SYDNEY - Practically in the shadow of the looming, modernist Overseas Passenger Terminal on this city's Campbell's Cove sits Greenhouse, a temporary, pop-up restaurant built with recyled materials that is destined to be recycled itself once it's dismantled.
And that won't be long. The building, built in three weeks for an undisclosed sum and made of corrugated steel, bales of hay, glass and plywood and covered on outside walls with potted strawberry plants, will stand only until March 31. Then it will come down, its construction materials recycled and reused. Its principal designer and operator, Dutch-born Aussie Joost Bakker, will decamp to Milan to do it all over again - again using local recylables and byproducts and again running the next Greenhouse for just a matter of weeks.
Following that, Bakker, a tall, blond, blue-eyed man who lives in Melbourne and proslytizes for sustainability, will see where else he wants to take the resto-cum-bar-cum demonstration model. London is another likely stop. "We have an offer to do one in Trafalgar Square,'' he told me and several fellow U.S. journalists early this week. "That's a very interesting offer.''
Over a long black coffee and whole-meal breakfast cake, Bakker - clad in jeans and a t-shirt adorned with the outlined image of a red kangaroo, his two young blond daughters smilingly scurrying about - explained the idea behind Greenhouse. It's a place to grow, grind, cook and serve healthful, locally sourced food, he explained, in surroundings made of cast-offs and in ways that won't harm the natural environment.
My short time at Greenhouse - there's a permanent Greenhouse, in Perth, and may be a second permanent Greenhouse in Sydney later on if things can be worked out - gave the impression that it is almost more an idea of a restaurant than a full-fledged eatery. But then I wasn't there at dinner, and I didn't sample Greenhouse's 24-year-old wunderkind chef Matt Stone's most heralded concoctions, such as his way with Pacific fish mullet - a name I've always associated with a bad haircut.
We sat on chairs that Bakker made from aluminium irrigation pipes and ate off tables topped with reused billboards. Bits of philosophy, thank-you's and the restaurant's menu and drinks list were written inside on the walls. Natural light from the magnificent Sydney Harbour streamed in. Harbour Bridge and the Sydney Opera House fairly glowed in morning light right nearby.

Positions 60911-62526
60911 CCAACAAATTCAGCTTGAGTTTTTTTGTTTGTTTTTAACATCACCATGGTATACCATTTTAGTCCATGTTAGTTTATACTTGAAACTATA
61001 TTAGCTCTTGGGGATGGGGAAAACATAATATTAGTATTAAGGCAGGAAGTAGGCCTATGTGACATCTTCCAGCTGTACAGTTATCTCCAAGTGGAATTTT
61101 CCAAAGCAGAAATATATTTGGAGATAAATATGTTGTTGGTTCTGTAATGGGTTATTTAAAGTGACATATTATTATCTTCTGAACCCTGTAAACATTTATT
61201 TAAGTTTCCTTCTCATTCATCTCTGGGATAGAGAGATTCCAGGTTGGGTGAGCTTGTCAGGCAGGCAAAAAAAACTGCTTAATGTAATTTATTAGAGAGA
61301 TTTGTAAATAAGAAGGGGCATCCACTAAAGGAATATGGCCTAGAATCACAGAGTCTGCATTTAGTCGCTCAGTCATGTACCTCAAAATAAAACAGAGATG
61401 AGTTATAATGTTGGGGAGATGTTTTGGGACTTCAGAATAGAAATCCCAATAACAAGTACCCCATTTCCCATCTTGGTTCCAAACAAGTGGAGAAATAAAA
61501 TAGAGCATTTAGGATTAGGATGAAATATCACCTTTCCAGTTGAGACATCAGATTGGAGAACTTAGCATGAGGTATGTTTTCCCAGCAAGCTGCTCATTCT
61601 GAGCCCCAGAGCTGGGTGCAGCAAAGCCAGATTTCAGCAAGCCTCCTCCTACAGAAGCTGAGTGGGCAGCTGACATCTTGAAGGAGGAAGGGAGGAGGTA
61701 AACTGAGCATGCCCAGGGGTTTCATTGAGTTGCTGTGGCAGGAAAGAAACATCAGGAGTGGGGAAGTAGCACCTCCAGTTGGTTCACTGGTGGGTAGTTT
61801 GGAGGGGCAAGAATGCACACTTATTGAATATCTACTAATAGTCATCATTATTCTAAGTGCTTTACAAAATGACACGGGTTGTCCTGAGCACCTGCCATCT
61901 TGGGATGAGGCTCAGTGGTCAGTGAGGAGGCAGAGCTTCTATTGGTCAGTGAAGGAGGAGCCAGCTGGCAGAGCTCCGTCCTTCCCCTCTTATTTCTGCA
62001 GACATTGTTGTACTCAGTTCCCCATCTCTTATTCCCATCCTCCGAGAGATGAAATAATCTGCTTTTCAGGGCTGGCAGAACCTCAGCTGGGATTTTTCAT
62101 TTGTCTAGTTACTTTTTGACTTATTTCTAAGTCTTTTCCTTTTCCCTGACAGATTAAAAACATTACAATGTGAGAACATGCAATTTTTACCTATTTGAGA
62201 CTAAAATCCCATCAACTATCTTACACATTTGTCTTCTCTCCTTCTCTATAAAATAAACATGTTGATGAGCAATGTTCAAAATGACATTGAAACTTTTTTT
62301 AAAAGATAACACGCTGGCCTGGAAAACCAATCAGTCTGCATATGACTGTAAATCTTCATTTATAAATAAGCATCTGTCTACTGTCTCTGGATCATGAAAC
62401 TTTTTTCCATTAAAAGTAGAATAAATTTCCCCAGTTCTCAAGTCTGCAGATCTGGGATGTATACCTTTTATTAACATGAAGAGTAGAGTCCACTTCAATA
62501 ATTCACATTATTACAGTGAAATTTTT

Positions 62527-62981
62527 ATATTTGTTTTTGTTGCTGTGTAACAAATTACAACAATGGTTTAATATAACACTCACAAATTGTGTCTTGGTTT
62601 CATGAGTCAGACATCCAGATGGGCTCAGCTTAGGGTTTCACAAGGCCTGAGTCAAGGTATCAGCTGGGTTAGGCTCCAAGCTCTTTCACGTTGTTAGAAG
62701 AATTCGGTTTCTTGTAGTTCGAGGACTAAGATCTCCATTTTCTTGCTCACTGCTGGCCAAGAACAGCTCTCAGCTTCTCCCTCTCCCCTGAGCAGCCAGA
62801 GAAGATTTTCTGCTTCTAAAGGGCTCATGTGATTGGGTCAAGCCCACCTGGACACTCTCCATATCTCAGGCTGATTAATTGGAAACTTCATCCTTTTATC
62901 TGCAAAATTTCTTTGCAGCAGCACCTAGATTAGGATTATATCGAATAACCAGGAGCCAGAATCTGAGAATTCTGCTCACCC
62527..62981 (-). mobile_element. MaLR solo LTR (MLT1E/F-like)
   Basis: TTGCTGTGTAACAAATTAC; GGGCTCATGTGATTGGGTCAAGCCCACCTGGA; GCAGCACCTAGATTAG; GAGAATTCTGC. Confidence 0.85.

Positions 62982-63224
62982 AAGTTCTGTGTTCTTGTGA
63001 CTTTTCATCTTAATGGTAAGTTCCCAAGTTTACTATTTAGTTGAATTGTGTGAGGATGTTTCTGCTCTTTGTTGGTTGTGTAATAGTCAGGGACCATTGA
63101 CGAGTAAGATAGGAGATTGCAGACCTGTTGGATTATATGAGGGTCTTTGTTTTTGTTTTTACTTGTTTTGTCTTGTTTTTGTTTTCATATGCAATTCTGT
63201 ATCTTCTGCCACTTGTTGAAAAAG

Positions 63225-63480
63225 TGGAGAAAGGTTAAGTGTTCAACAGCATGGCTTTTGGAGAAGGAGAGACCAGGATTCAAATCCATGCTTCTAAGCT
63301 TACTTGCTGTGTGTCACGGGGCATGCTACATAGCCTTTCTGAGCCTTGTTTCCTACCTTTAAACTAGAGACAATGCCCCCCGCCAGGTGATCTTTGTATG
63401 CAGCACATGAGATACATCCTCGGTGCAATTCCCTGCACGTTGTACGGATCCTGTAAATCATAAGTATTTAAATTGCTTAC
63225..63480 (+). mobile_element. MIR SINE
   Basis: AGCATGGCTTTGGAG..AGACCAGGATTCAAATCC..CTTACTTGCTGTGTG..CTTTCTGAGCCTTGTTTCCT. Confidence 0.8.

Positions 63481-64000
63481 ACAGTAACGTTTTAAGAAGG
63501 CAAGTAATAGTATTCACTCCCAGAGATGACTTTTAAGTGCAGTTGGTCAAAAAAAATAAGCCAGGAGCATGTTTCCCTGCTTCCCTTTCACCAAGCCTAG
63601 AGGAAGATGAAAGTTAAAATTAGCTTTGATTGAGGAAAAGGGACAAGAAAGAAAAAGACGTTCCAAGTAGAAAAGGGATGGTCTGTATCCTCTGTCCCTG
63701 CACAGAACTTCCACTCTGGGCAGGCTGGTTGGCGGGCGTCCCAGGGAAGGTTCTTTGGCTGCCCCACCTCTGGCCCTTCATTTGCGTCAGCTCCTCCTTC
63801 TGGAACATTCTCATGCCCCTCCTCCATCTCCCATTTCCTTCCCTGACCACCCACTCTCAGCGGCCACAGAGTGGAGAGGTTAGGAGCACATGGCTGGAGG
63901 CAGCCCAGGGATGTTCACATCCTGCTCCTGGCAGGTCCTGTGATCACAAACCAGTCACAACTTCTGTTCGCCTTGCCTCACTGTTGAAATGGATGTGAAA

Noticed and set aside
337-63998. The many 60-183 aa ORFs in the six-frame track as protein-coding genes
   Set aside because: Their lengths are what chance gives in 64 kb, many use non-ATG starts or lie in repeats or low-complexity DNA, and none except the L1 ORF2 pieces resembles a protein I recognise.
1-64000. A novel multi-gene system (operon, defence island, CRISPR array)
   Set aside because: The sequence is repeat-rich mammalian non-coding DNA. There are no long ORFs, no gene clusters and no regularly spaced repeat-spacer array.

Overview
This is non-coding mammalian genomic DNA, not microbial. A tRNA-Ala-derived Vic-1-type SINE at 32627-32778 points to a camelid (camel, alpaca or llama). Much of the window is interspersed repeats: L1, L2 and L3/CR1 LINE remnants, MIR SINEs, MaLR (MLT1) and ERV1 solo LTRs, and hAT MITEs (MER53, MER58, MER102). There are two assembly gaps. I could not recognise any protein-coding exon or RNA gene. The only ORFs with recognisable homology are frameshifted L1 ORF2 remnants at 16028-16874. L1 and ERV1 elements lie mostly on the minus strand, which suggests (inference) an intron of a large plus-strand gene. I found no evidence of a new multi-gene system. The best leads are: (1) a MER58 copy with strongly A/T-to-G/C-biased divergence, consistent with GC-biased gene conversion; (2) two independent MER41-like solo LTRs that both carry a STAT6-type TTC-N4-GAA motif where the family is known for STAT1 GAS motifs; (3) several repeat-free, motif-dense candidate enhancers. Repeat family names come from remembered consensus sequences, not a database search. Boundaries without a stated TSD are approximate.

Bakker - variously described in press clippings as a floral artist, florist, artist, and architect - took a small hand-grinder made from metal and wood, poured whole-grain oats into it and began to turn the handle. Fine-ground oats fluffed out.
"We grind our coffee, why don't we grind this?'' he said, meaning: Why don't people do this at home. Of Greenhouse, he said, "Wheat, oats, rice - we grind everything fresh and make it fresh.''
A waitress came to our table with coffee, water and orange juice, all served in glass jam jars. Another server took a specialty of the house to another group of eaters - that well-known health-food, doughnuts. At least it wasn't the American mania for cupcakes.
Bakker shrugged when asked what set him on the path to sustainability. "I've always sort of questioned everything,'' he grinned.
He led the way up interior stairs to the rooftop garden. A bar stood at one end - it is, after all, Australia - and boxed borders of living green herbs bent slightly in the breeze coming off the water. The mix of vintage and modern architecture that characterizes The Rocks district was close-by on the foreshore. It was in fact, the Sydney foreshore authority that invited Bakker to install Greenhouse there at the water's edge.
There are no trash bins on-site, Bakker said, because leftovers and fuels at Greenhouse are reused.
"This is exactly the size of the average Australian house,'' Bakker said. "This whole building can be recycled when it's taken apart - it's a no-brainer.'' Of the roof garden, which produces vegetables and herbs for the restaurant, he remarked "It just makes sense to grow your own food where you live.''
"I use a very basic set of skills,'' he went on. "What was done 200 to 300 years ago? How did they get crops without using pesticides?''
Lessons from the past. What of the future?
"I hope,'' Joost Bakker said, "that people will do this 10 times better than me.''